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```Hi,

I only need it for one thing (as yet, anyway), and I wonder whether
someone can help me in step-by-step fashion to get what I want. I need
the solution to the following (I might make amendments to the values):

"For any integer k, let r(k) be x such that

(x/ln(x))*(1 + 1/ln(x)) = 108.2 + k)

product (k = 0 to 3000) (1-1/r(k))"

```
 0
Reply jack.j.jepper (42) 5/3/2012 8:40:36 AM

```On May 3, 9:40 am, "J.Jack.J." <jack.j.jep...@googlemail.com> wrote:
> Hi,
>
>  I only need it for one thing (as yet, anyway), and I wonder whether
> someone can help me in step-by-step fashion to get what I want. I need
> the solution to the following (I might make amendments to the values):
>
> "For any integer k, let r(k) be x such that
>
> (x/ln(x))*(1 + 1/ln(x)) = 108.2 + k)
>
> product (k = 0 to 3000) (1-1/r(k))"
>
> With many thanks in advance.

Can nobody help me with this? Just for a Newbie?
As most will realise, the first lines define my function and the
product (k = 0 to 3000) (1-1/r(k))
is my desired calculation. I need to know what inputs to use.

```
 0
Reply jack.j.jepper (42) 5/5/2012 8:16:45 AM

```First, perhaps folks were reluctant to respond because this looked like
it could be a homework exercise.

Second, you don't even have proper Mathematica syntax in your equation
relating x and k. Did you even try to read the documentation to learn
the very basics? For example, proper syntax for the equation would be:

(x/Log[x]) (1 + 1/Log[x]) == 108.2 + k

Function arguments must be enclosed in brackets, not parentheses, and
the equality is a doubled "=" sign. Moreover, your original expression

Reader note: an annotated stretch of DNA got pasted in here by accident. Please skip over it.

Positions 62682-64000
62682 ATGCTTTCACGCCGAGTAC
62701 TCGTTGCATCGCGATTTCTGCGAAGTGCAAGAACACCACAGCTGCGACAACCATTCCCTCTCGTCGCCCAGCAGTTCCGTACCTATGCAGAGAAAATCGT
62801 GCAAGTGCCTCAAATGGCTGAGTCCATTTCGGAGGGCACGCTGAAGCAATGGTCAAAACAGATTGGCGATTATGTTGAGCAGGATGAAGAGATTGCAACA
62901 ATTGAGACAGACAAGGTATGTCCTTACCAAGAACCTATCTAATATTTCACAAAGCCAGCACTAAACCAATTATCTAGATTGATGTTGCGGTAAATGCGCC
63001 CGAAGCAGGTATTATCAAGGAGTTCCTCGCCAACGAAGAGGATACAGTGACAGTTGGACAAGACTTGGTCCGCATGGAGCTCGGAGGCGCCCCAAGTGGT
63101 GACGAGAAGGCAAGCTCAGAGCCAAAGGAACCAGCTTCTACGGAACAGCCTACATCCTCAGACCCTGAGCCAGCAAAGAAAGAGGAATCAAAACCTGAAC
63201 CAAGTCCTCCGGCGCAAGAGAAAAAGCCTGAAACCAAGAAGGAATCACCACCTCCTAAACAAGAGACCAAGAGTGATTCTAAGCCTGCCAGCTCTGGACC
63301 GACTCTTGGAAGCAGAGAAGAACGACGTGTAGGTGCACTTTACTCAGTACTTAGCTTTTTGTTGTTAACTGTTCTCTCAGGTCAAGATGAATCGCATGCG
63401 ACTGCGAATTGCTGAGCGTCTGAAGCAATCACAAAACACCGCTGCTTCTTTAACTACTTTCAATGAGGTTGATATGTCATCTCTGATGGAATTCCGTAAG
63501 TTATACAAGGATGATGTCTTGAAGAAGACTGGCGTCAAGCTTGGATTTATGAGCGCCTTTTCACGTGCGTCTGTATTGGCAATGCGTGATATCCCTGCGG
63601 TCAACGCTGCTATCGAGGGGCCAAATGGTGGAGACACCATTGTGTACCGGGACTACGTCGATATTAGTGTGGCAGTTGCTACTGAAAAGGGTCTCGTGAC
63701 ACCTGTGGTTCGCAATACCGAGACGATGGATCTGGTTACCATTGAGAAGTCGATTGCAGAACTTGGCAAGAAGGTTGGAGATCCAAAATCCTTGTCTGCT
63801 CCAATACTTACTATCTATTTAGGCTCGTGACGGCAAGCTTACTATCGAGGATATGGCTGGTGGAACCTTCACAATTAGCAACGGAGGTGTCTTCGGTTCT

Third, the equation itself looks really nasty. Aside from the fact that
it mixes exact formulas with an approximate real (108.2), the left-hand
side is transcendental.

Fourth, the equation does not seem to uniquely define x as a function of
k! For example, form the difference between the two sides...

f[x_] := (x/Log[x]) (1 + 1/Log[x]) - 108.2 - k

.... and plot f for, say, k = 2:

Plot[Evaluate[f[x] /. k -> 2], {x, 0.5, 2}, Exclusions -> {x == 1},
AxesOrigin -> {0, 0}, PlotRange -> {-5, 5}]

The graph crosses the x-axis twice. And indeed, if you use FindRoot with
initial guesses above and below 1, you'll see that this is so:

FindRoot[Evaluate[f[x] /. k -> 2], {x, 0.9}]
{x -> 0.916554}

FindRoot[Evaluate[f[x] /. k -> 2], {x, 1.1}]
{x -> 1.11137}

On 5/5/12 4:14 AM, J.Jack.J. wrote:
> On May 3, 9:40 am, "J.Jack.J."<jack.j.jep...@googlemail.com>  wrote:
>> Hi,
>>
>>   I only need it for one thing (as yet, anyway), and I wonder whether
>> someone can help me in step-by-step fashion to get what I want. I need
>> the solution to the following (I might make amendments to the values):
>>
>> "For any integer k, let r(k) be x such that
>>
>> (x/ln(x))*(1 + 1/ln(x)) = 108.2 + k)
>>
>> product (k = 0 to 3000) (1-1/r(k))"
>>
>> With many thanks in advance.
>
> Can nobody help me with this? Just for a Newbie?
> As most will realise, the first lines define my function and the
> product (k = 0 to 3000) (1-1/r(k))
> is my desired calculation. I need to know what inputs to use.
>
>

--
Murray Eisenberg                     murray@math.umass.edu
Mathematics & Statistics Dept.
Lederle Graduate Research Tower      phone 413 549-1020 (H)
University of Massachusetts                413 545-2859 (W)
710 North Pleasant Street            fax   413 545-1801
Amherst, MA 01003-9305

```
 0
Reply murray (1862) 5/6/2012 7:24:06 AM

```On 05/05/2012 09:16, J.Jack.J. wrote:
> On May 3, 9:40 am, "J.Jack.J."<jack.j.jep...@googlemail.com>  wrote:
>> Hi,
>>
>>   I only need it for one thing (as yet, anyway), and I wonder whether
>> someone can help me in step-by-step fashion to get what I want. I need
>> the solution to the following (I might make amendments to the values):
>>
>> "For any integer k, let r(k) be x such that
>>
>> (x/ln(x))*(1 + 1/ln(x)) = 108.2 + k)
>>
>> product (k = 0 to 3000) (1-1/r(k))"
>>
>> With many thanks in advance.
>
> Can nobody help me with this? Just for a Newbie?
> As most will realise, the first lines define my function and the
> product (k = 0 to 3000) (1-1/r(k))